Johann Sebastian Bach
with Gundula Janowitz, soprano; Christa Ludwig, alto; Fritz Wunderlich: tenor; Franz Crass: bass
Karl Richter, conductor
Deutsche Grammophon, 1965 (2007)
Johann Sebastian Bach’s Christmas Oratorio conducted by Karl Richter is perhaps the most “classical” and celebrated recording of the Christmas work par excellence, written in 1734 and heard for the first time in six sections between Christmas Day 1734 and Epiphany 1735. This is one of three works that Bach called “oratorios”, the other two being the Easter Oratorio and the Ascension Oratorio, both written in 1735, and principally consisting of parodies of Cantatas BWV 213-215 and of other works.
Christmas Oratorio: Conduction
Karl Richter has perfectly understood and rendered the spirit of the Christmas Oratorio, avoiding the temptation to emphasize too much the “operatic” character that Bach so willingly gave to his work and opting for a quietly joyous performance that allowed him to give prominence to the highest meaning of sacred music. The Christmas Oratorio inspires reconciliation and devotion and an almost childish tenderness pervades its beautiful melodies, giving a distinctive and original trait to this work without diminishing its solemnity and sacredness, features that actually are ennobled by this sensitive approach.
Christmas Oratorio: Chorus and Orchestra
Richter’s conduction is not the only reason why this Christmas Oratorio is so fine as chorus, orchestra and the four soloists are equally remarkable. The Münchner Bach-Chor cannot be described in any other way than “a choir of angels”, while the Münchner Bach-Orchester is made up by valuable members of undisputable skill and talent, with a mention of honour for the blazing trumpet, which stresses many important passages with its ringing sound, and for the wonderful strings.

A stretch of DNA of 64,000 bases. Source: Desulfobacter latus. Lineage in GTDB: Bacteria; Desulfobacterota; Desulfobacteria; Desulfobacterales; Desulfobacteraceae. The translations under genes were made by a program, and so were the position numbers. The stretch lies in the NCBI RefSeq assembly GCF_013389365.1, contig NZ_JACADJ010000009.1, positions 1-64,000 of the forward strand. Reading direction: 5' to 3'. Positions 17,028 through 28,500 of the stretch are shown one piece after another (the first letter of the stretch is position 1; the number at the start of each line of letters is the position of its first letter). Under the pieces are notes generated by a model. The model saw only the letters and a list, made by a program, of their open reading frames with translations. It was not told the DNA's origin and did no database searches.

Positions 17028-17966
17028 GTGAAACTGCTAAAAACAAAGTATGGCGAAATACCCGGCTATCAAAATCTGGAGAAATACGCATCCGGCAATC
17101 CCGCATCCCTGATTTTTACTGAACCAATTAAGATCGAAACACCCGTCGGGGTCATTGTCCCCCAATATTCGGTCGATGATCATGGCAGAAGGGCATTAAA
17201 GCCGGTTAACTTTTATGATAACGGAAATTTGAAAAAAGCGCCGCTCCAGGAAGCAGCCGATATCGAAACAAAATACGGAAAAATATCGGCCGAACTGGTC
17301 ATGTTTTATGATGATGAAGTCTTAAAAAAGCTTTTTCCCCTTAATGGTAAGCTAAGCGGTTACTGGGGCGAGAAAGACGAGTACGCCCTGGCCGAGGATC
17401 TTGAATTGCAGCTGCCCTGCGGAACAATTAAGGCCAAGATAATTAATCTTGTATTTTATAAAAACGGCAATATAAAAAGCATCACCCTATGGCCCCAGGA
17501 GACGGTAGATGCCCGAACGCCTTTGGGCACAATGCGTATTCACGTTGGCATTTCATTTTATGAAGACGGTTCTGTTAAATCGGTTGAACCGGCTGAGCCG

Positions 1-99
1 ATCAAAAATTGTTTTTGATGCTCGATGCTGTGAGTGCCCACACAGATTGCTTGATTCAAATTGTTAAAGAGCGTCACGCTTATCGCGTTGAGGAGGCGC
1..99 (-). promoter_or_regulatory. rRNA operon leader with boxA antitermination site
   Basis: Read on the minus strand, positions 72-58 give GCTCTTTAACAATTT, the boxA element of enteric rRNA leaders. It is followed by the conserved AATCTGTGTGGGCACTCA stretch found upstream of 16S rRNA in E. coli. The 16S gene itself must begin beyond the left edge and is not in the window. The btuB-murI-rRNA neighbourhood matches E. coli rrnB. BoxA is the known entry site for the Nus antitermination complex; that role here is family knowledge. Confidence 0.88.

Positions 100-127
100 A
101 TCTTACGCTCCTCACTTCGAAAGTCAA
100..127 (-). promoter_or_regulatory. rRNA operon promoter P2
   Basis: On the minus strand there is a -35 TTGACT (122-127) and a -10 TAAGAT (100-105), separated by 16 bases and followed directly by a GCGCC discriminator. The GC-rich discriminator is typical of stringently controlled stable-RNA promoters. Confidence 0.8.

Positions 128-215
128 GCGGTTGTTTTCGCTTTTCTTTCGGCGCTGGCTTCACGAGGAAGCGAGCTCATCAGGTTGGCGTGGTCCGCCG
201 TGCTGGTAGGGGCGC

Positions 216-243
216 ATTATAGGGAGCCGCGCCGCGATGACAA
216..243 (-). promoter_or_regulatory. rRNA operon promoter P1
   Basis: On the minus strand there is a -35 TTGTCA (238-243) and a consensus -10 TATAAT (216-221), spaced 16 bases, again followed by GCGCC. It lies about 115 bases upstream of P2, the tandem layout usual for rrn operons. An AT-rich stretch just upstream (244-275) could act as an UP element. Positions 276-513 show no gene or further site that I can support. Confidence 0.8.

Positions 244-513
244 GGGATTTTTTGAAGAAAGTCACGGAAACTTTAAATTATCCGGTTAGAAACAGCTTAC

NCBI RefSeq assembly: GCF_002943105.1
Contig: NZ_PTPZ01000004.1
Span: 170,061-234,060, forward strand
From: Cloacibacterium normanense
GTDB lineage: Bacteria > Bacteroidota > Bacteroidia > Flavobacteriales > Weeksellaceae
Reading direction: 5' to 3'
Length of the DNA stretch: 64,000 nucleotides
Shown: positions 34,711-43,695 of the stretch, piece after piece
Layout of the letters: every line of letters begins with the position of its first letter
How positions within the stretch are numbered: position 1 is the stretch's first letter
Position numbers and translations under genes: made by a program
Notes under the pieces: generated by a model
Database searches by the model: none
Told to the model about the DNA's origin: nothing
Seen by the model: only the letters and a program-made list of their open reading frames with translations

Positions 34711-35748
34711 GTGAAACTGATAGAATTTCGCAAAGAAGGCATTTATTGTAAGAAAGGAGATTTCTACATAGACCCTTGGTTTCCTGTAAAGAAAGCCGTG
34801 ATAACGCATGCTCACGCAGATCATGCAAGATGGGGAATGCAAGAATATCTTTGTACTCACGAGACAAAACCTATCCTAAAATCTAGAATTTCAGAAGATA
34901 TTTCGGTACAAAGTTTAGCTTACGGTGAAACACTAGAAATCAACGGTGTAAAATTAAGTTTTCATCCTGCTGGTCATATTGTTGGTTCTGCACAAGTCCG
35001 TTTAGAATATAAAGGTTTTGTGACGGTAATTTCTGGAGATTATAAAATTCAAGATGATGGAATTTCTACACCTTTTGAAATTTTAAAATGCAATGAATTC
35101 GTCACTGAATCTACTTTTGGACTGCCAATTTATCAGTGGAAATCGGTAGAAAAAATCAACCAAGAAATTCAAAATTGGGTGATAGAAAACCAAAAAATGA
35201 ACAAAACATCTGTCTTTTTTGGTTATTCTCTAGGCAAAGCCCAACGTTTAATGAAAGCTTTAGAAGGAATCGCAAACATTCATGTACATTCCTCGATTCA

Christmas Oratorio: Soloists
The four soloists do not require presentation. Soprano Gundula Janowitz makes the best use of her silvery and enchanting voice and easily draws the listener’s attention with the angelic beauty of her singing, to which the warm, intense singing of alto Christa Ludwig is the perfect echo. The latter is always flawless, but her best moment is perhaps Schlafe, mein Liebster, where she is riveting for the softness of her voice.
Glorious tenor Fritz Wunderlich illumines his arias with the wonderful timbre of his sumptuous voice, which is so flexible and pure that allows him to do everything he wants and, thanks to its innate elegance, allows him to convey all the feelings typical of a Christmas Oratorio. Bass Franz Crass, for his part, offers a virile and heartfelt performance with his rough sweetness.
In the end, all the musical forces are in a state of grace in this recording of Bach’s Christmas Oratorio and only with difficulty it will be possible to find another recording that will equal this one.